Love, History, War, Everything

OH my God. 

Captain Corelli’s Mandolin.

You know those books that make you laugh, cry, laugh again, fall in love with the characters, throw them against the wall in frustration and then run to pick them up because you didn’t mean it, not really?

That is this book.

It’s the best love story I’ve ever read. It’s the saddest love story I’ve ever read. It talks about history and Fascism and Communism and Italy and Greek mythology and love.

On the Greek island Cephallonia lives an uncertified doctor, Iannis, and his daughter Pelagia. When the Italians invade, they wind up quartering Captain Antonio Corelli in their house. Naturally, Corelli and Pelagia fall in love. It’s a star-crossed romance story, but with SO MUCH MORE.

There were times when I was nodding and really thinking about things. Other times I was laughing and delighting in the story. There are some REALLY GREAT romantic moments. I laughed out loud a lot. At one point, an English paratrooper lands on the island. He learned college Greek. Unfortunately, it was Ancient Greek, so nobody can understand him. There’s this great chapter where you’re inside Mussolini’s head and he is crazy and insane and to me his voice sounded like a pissed off, sassy gay man.

Sometimes, especially in the last half, I was fighting tears. Once or twice my heart hurt so much I couldn’t keep reading, but I HAD to. I really, REALLY want to say more but I can’t because I don’t want to spoil anything for anybody. Last night I got to a certain part and started bawling.

The descriptions were beautiful. Whether they were describing a landscape and a bright shining island where the colors are more brilliant than anywhere else, or an army battalion trudging through slush and slime with bare, blistering feet, you are RIGHT THERE. The prose grabs you and never lets you go away.

And there were beautiful musings about death and life and love and music. A chapter is called “Every Parting is a Foretaste of Death.”

At some point, a little boy grapples with mortality:

He gazed at those unlined face from the ancient past, and an eerie feeling came over him. Obviously there weren’t any colors in the old days, and everything was in different shades of grey, but it wasn’t that. What troubled him was that all these pictures were taken in a present, a present that had gone. How can a present not be present? How did it come about that all that remained of so much life was little squares of stained paper with pictures on?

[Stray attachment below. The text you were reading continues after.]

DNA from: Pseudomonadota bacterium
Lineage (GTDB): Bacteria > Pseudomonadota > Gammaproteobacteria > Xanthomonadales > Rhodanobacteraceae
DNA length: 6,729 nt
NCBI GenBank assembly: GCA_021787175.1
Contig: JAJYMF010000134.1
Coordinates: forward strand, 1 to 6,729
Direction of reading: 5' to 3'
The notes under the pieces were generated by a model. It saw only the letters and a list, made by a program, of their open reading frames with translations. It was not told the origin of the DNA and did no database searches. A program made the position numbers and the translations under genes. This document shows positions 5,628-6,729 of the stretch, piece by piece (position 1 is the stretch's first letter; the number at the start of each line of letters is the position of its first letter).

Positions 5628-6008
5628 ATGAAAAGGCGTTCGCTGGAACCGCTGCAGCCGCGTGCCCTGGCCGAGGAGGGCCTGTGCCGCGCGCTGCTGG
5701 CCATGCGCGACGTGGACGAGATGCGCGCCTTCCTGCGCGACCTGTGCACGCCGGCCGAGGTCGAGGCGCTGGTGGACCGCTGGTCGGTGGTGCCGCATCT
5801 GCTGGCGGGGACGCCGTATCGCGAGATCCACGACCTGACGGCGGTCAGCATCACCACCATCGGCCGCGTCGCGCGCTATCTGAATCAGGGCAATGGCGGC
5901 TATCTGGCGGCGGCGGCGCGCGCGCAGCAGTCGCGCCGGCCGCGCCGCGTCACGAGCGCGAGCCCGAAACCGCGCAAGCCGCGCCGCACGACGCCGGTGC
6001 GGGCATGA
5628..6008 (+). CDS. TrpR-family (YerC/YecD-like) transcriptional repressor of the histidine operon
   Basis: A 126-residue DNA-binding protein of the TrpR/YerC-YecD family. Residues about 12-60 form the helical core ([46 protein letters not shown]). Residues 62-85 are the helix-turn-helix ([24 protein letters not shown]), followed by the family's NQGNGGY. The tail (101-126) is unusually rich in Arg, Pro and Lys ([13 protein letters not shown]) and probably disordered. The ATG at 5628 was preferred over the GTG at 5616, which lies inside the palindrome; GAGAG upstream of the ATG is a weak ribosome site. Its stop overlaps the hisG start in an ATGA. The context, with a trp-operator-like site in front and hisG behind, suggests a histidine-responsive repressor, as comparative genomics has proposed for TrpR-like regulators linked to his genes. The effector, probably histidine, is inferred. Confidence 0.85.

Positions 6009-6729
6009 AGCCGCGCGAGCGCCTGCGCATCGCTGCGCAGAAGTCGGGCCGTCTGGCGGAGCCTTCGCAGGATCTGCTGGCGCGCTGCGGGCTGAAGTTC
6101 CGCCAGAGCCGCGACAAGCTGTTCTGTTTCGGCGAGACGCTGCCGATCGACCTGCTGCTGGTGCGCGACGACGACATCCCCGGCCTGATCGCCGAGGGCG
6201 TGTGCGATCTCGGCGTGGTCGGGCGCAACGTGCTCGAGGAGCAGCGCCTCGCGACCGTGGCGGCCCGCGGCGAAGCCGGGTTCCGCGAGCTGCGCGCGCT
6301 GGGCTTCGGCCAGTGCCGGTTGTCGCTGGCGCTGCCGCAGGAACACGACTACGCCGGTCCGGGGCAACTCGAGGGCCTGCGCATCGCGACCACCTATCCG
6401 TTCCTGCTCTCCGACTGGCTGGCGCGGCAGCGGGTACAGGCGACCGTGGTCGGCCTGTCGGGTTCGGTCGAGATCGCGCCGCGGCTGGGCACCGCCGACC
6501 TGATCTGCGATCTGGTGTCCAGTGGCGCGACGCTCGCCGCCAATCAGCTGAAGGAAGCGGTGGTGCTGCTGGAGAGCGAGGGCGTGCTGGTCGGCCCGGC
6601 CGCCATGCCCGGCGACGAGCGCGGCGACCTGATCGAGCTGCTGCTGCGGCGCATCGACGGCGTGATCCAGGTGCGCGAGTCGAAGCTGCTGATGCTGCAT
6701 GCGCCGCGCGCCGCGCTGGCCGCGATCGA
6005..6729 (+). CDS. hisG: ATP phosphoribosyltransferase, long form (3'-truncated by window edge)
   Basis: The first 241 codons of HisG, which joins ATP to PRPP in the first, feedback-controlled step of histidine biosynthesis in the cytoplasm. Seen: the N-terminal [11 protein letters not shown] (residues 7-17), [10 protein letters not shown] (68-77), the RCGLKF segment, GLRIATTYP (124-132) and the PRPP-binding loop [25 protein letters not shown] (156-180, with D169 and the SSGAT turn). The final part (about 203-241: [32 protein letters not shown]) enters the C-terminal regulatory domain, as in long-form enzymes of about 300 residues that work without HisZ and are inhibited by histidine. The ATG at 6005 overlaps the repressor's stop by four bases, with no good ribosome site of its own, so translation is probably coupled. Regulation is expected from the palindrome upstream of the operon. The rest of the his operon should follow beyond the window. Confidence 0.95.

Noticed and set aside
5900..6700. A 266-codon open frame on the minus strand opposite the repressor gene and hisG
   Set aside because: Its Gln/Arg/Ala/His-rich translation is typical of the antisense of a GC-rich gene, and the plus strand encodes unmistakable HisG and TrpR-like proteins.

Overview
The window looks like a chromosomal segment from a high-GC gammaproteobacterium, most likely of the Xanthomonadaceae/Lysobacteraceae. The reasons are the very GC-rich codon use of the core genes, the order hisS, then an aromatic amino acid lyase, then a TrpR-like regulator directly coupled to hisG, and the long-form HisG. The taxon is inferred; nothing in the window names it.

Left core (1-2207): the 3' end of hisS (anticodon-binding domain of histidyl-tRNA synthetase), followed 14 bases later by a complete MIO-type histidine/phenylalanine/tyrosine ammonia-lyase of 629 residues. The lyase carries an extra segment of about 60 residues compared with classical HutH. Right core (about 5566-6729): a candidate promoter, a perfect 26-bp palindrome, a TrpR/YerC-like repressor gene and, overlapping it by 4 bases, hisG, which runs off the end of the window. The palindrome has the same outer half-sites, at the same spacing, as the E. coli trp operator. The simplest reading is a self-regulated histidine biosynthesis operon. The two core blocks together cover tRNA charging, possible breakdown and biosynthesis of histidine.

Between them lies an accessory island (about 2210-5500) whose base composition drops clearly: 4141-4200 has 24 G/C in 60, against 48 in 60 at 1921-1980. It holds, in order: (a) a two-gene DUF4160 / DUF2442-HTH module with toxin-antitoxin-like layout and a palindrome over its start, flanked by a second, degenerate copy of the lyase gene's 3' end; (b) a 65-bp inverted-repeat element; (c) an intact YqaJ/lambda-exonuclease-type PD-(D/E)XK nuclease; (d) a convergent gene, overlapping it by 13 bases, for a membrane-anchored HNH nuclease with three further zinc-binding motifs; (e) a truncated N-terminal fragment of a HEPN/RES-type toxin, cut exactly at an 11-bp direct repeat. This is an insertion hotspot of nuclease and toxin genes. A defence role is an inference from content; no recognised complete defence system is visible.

At another point, a character advises Pelagia about love:

Love is a temporary madness, it erupts like volcanoes and then subsides. And when it subsides you have to make a decision. You have to work out whether your roots have so entwined together that it is inconceivable that you should ever part. Because this is what love is. Love is not breathlessness, it is not excitement, it is not the promulgation of promises of eternal passion, it is not the desire to mate every second of the day, it is not lying awake at night imagining that he is kissing every cranny of your body. No, don’t blush, I am telling you some truths. That is just being “in love,” which any fool can do. Love itself is what is left over when being in love has burned away, and this is both an art and a fortunate accident.

Is that not one of the most beautiful things ever?

So Captain Corelli’s Mandolin is easily the best book I have read so far in this project. I realize that since I haven’t read that many books that doesn’t say much. But I definitely have a new favorite and I am going to STRONGLY recommend it to everyone I know.

Read. This. Book.

Rating: *****
Up Next:  The Maltese Falcon by Dashiell Hammett

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